1. Kraken72's Avatar
    I would like to learn to speak Deutsch. Whomever has learned it as a second language to English; was it difficult? How long did it take until you could speak to someone in Deutsch only?

    Double typed without the help of AutoCorrect. Q10, 10.2.1.2174
    07-04-14 03:24 PM
  2. sad_old_man's Avatar
    Yes
    Not long
    And yes
    07-04-14 03:27 PM
  3. Prem WatsApp's Avatar
    A lot of words are very similar due to common Germanic roots. If you want a huge useful vocabulary, start with those.

    shovel = Schaufel
    hut = Htte
    good = gut
    new = neu
    etc.

    The most puzzling and difficult thing for English native speakers is probably the flexion of verb endings and the cases of nouns (nominative, accusative, etc.). That also enables the language to have a flexible sentence structure, unlike English.

    Ich spiele Fuball.

    Fuball spiele ich.

    Same meaning, but different stress. The first one is a normal statement, the second is more like an answer, so you wanna make sure the other person clearly understands what you are playing (as a reply to a question like "Was spielst du gerade?").

    Hope that helps.



    Pasted via CB chen
    07-05-14 06:52 AM
  4. Prem WatsApp's Avatar
    A lot of words are very similar due to common Germanic roots. If you want a huge useful vocabulary, start with those.

    shovel = Schaufel
    hut = Huette
    good = gut
    new = neu
    etc.

    The most puzzling and difficult thing for English native speakers is probably the flexion of verb endings and the cases of nouns (nominative, accusative, etc.). That also enables the language to have a flexible sentence structure, unlike English.

    Ich spiele Fussball.

    Fussball spiele ich.

    Same meaning, but different stress. The first one is a normal statement, the second is more like an answer, so you wanna make sure the other person clearly understands what you are playing (as a reply to a question like "Was spielst du gerade?").

    Hope that helps.


    (CB app garbles anything with special characters like the German sharp S, can be substituted with double s, see above (Fussball) nothing to do with the Nazi SS, please, or Umlauts, the a / u / o with the two dots, can be substituted using ae / ue / oe when using an English keyboard, example Huette)



    Pasted via CB chen
    07-05-14 06:55 AM
  5. Prem WatsApp's Avatar
    They would do a better job spelling the German soccer coach like that:

    Joachim Loew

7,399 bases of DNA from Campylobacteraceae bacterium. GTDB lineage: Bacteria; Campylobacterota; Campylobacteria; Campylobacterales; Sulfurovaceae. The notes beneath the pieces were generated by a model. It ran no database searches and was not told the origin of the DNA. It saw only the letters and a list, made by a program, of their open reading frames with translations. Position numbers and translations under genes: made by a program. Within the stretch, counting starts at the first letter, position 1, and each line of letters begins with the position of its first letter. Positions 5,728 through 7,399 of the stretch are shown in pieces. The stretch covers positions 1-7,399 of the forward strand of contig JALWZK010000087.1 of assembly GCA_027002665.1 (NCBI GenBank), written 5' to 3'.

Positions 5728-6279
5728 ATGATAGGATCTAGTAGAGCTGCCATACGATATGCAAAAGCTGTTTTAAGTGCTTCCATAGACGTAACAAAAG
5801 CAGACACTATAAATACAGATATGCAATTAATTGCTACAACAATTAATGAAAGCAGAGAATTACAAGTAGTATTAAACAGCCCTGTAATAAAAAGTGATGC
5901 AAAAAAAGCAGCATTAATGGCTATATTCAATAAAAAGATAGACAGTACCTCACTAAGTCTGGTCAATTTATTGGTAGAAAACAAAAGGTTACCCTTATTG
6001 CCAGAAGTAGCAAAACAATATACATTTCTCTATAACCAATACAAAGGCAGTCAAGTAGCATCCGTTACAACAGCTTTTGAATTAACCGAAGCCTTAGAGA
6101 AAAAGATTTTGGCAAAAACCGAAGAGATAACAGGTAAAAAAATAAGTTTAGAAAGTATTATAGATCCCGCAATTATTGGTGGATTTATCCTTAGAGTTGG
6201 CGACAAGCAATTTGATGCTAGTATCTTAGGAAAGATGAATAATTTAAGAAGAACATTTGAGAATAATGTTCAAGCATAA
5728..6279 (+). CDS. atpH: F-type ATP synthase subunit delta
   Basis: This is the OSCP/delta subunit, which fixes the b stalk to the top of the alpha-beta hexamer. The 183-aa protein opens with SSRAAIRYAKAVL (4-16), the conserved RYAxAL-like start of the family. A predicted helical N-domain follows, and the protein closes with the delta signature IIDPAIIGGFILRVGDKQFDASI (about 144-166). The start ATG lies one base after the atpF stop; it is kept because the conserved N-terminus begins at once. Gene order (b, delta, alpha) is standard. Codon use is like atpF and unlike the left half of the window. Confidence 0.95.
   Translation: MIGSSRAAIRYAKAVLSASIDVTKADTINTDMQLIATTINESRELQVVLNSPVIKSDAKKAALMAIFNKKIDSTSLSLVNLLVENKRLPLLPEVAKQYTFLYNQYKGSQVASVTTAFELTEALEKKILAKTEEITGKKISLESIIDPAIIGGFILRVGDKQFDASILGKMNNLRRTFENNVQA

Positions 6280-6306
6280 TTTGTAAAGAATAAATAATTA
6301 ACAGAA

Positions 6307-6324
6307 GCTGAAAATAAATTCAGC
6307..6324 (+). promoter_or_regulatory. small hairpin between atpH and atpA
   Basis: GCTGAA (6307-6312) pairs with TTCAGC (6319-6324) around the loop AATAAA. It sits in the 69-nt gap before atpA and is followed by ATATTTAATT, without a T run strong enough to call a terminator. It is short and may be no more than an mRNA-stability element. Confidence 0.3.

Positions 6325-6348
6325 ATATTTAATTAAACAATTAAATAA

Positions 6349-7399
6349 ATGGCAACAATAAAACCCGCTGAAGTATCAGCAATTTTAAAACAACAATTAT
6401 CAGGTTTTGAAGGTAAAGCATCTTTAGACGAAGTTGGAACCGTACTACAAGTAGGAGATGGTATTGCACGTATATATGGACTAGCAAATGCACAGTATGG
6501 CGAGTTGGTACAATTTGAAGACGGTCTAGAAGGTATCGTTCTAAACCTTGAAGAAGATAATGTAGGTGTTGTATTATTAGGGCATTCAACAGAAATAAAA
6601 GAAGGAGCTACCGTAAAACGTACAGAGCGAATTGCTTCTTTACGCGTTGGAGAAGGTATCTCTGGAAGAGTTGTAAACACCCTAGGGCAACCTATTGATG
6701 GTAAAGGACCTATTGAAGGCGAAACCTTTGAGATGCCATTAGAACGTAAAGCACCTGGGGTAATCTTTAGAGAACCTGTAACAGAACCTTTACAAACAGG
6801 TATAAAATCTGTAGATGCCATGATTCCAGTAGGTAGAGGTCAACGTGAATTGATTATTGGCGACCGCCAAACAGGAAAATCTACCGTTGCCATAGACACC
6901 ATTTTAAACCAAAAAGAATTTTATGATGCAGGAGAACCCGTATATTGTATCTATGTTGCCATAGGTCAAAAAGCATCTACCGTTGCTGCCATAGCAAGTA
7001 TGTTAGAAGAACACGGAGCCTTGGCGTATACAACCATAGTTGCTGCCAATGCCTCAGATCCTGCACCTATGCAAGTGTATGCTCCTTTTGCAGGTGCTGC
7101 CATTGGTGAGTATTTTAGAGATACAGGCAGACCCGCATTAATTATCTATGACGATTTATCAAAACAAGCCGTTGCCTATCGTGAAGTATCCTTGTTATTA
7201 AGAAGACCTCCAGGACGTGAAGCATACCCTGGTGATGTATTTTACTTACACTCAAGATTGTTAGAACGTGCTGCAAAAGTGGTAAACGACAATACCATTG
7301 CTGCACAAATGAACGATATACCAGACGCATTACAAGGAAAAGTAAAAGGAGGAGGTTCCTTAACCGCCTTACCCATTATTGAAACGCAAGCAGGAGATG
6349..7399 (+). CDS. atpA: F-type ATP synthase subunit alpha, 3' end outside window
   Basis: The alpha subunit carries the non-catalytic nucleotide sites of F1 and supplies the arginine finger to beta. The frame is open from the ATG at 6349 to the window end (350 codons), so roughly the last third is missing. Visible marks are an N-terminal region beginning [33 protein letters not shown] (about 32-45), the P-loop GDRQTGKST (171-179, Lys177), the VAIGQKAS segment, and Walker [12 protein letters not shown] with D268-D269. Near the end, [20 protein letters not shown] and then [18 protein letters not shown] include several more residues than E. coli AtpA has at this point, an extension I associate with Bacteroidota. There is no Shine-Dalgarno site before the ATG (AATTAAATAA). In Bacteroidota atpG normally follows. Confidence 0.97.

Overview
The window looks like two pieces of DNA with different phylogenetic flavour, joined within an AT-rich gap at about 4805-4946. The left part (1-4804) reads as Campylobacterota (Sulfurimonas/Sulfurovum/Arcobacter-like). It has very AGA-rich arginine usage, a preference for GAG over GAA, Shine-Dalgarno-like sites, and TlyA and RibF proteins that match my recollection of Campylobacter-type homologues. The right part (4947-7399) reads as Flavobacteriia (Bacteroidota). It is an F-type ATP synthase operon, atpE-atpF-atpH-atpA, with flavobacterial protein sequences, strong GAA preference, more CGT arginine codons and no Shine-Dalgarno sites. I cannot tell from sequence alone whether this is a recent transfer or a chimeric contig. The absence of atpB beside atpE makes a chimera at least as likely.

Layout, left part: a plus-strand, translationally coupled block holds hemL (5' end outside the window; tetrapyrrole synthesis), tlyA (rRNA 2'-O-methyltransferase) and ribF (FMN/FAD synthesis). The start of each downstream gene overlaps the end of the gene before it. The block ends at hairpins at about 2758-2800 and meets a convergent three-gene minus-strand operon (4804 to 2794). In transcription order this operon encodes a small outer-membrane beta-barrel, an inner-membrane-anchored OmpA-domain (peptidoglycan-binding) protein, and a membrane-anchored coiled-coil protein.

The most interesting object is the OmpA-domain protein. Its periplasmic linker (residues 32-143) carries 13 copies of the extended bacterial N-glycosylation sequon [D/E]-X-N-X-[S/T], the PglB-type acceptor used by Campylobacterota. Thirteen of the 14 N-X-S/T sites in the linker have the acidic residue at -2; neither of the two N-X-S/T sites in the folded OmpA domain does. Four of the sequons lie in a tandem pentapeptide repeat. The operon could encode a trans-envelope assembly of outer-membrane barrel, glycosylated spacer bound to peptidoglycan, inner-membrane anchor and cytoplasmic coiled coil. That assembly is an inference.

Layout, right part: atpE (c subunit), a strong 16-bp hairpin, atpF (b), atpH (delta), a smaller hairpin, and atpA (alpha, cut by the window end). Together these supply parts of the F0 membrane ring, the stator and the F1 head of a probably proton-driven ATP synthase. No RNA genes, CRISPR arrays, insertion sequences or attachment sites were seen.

instead of "Low"

    (just ignoring the funny two Umlaut dots, Turkish has them too, like Oezil, but can't use them because of CB app bug)

    Pasted via CB chen
    07-05-14 07:02 AM
  6. muellerto's Avatar
    shovel = Schaufel
    hut = Htte
    good = gut
    new = neu
    Rathaus = rat house
    sad_old_man likes this.
    07-05-14 08:22 AM
  7. sad_old_man's Avatar
    Rathaus = rat house

    Ausgezeichnete beobachtung!
    07-05-14 08:26 AM
  8. muellerto's Avatar
    Mark Twain wrote a beautiful essay about learning Deutsch. (And I think he solved this problem.) This text is an appendix of his journey through Europe. Read this, and if you then still want you should indeed start.

    And learn early to love words like "Rindfleischetikettierungsberwachungsaufgabenber tragungsgesetz" (not a fake).
    07-05-14 08:36 AM
  9. sad_old_man's Avatar
    Don't forget the most important word "brandy". Yes I no its french but it's right next door?

    Posted via CB10
    07-05-14 10:03 AM
  10. muellerto's Avatar
    Don't forget the most important word "brandy". Yes I no its french but it's right next door?
    Only in geographics. French language is a romanic language like Italian and Spanish, not a germanic one like German, English, Dutch, Swedish ... A German and a Frenchman will not better understand each other than an Englishman and a Frenchman.

    In German we know the word "Brand" which means
    1. a burning fire,
    2. any kind of destilled alcoholics

    which can be based on
    • wine ("Weinbrand"),
    • grain ("Kornbrand", "Korn", double destilled: "Doppelkorn"),
    • fruit ("Obstbrand", made from cherry, plum, apricot, apple, pear, ...)
    • potatoes (Vodka).

    "Brand" has an inofficial 3rd meaning: thirst, especially thirst after you have been drunken last night, then you wake up in the morning and your gorge burns, you have "Brand".

    On the other hand I'm not in doubt about the word "brandy" which is used for instance in France and Spain is imported from English.
    07-05-14 10:59 AM
  11. sad_old_man's Avatar
    I was thinkin more along the simple lines of "get a glass and fill it and then drink it"

    However for the purpose of pedantry accuracy think more...............mmmmm...

    Get a bucket
    Get a jug
    Get two jugs
    Get a sweaty wellie (for the mericans us inglish call a welly a wellie)
    Get a 15 gallon drum

    I think that's it?

    Posted via CB10
    07-05-14 12:34 PM

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